The applicability of the capital asset pricing model and Fama-French three factor model on stocks listed in the Nairobi securities exchange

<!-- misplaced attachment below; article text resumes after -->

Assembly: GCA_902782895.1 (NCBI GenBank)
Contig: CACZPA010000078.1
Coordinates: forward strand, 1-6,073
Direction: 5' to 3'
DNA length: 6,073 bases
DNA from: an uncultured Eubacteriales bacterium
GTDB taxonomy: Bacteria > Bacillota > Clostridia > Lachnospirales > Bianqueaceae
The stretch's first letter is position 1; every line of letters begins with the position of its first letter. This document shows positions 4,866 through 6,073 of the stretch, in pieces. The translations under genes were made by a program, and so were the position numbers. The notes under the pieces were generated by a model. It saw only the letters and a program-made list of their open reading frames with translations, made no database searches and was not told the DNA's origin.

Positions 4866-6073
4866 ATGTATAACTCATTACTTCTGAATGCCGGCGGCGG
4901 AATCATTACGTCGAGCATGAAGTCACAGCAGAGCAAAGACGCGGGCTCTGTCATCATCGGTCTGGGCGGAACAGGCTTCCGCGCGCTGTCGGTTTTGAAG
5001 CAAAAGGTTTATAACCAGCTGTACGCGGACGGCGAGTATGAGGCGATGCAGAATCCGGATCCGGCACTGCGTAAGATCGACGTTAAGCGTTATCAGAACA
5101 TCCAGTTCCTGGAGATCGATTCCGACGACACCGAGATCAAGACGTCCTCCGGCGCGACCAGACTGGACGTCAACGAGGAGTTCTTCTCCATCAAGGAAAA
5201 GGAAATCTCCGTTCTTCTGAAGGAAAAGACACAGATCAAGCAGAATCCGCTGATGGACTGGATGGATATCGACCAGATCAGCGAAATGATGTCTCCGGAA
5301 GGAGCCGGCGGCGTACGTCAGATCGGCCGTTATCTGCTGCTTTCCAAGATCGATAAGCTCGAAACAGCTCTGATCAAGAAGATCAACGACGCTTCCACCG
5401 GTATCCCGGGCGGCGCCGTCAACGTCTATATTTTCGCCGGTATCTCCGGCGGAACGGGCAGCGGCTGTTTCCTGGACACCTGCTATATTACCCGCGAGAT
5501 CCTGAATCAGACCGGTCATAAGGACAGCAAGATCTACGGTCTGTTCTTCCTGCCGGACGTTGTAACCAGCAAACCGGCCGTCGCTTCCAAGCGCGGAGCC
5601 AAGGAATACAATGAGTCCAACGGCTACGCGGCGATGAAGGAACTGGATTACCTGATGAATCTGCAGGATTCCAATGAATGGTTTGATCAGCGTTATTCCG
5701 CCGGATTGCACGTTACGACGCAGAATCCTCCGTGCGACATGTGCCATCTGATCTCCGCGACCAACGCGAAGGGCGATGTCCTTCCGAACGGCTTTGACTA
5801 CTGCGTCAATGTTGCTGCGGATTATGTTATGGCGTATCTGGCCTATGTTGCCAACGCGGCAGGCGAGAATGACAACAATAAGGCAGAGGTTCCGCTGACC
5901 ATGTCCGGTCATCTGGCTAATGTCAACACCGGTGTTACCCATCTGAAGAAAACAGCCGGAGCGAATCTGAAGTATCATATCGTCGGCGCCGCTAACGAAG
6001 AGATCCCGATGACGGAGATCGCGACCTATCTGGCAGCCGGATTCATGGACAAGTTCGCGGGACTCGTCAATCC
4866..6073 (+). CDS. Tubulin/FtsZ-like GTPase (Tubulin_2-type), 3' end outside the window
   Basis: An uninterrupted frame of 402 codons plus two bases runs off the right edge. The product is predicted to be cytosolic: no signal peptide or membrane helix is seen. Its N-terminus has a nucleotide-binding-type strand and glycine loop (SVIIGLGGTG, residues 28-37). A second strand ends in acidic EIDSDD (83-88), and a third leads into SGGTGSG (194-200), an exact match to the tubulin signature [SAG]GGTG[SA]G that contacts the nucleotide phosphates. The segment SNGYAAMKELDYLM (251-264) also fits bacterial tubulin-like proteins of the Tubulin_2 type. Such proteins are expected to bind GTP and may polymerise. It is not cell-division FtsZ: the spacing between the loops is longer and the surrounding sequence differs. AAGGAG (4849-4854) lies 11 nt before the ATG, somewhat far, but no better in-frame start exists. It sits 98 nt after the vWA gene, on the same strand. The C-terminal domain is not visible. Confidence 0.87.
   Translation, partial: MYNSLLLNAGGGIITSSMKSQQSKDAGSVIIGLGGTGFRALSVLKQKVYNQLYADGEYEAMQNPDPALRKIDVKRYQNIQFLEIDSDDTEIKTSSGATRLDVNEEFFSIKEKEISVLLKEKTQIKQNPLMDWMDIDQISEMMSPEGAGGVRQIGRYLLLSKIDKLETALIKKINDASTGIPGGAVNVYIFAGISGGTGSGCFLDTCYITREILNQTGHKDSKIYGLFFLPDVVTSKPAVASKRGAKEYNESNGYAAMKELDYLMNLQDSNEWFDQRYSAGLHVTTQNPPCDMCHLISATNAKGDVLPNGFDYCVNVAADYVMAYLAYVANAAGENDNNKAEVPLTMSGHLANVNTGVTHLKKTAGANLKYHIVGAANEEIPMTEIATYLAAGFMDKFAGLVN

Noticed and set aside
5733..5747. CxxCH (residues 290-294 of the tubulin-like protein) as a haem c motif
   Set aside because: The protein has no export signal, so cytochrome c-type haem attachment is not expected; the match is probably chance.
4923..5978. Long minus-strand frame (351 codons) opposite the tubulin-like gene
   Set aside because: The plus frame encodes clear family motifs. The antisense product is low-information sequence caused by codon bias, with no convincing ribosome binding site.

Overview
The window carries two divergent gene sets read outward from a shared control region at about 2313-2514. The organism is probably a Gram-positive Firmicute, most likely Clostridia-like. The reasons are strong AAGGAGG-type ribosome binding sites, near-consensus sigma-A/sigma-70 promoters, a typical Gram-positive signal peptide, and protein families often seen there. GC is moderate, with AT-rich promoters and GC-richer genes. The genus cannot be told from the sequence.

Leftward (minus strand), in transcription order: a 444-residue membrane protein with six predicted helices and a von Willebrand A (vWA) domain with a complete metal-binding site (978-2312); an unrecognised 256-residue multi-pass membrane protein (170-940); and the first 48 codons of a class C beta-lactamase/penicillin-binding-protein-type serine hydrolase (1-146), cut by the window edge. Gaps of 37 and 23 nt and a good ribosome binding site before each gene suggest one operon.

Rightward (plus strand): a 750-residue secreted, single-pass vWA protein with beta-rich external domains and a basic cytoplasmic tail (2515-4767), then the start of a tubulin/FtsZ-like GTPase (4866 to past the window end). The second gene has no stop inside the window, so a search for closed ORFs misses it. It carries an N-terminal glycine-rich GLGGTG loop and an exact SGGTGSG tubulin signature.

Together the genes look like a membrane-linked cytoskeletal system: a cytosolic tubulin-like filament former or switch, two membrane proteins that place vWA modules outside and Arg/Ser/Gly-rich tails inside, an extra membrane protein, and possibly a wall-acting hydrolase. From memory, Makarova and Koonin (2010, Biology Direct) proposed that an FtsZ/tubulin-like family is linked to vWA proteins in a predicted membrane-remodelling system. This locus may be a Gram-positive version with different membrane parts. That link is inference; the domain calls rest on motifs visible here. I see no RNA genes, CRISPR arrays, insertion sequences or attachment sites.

In studying risk and return characteristics, the conventional approach of Capital Asset Pricing Model (CAPM) developed by Sharpe (1964), Lintner (1965) and Mossin (1966) is followed. The attraction of CAPM is that it offers powerful and intuitively pleasing predictions about how to measure risk and the relation between expected return and risk. Fama & French (1993) developed a three factor model in response to CAPM anomalies. This study tests the applicability of CAPM and Fama-French Three Factor Model on stocks listed in the Nairobi Securities Exchange over six year period from 1st January 2008 to 31st December 2013. The entire population of 61stocks listed in the NSE is considered for analysis. Monthly data is analyzed for CAPM and quarterly data analyzed for Fama-French Three Factor Model. For CAPM, the study focuses on calculation of betas, excess returns and testing significance of excess returns at 95% confidence level. The difference between expected returns predicted by CAPM and actual returns are not statistically significant. The research finding reveals the applicability of CAPM and is therefore recommended as a stock valuation model for stocks listed in the NSE. On the other hand, research finding reveals that the Fama-French Three Factor model has very limited potential in explaining variations on the return of portfolios. Statistical results show that there is a positive relationship between average return and the size of the portfolios. In other words, big size portfolio overwhelm small size portfolio on realized excess returns. Moreover low book-to-market equity stocks outperformed high to bookto-market equity stocks. The study recommends that cost of capital estimates would be more accurate using a multiple factor model such as the Carhart four-factor model rather than the Fama-French Three Factor Model.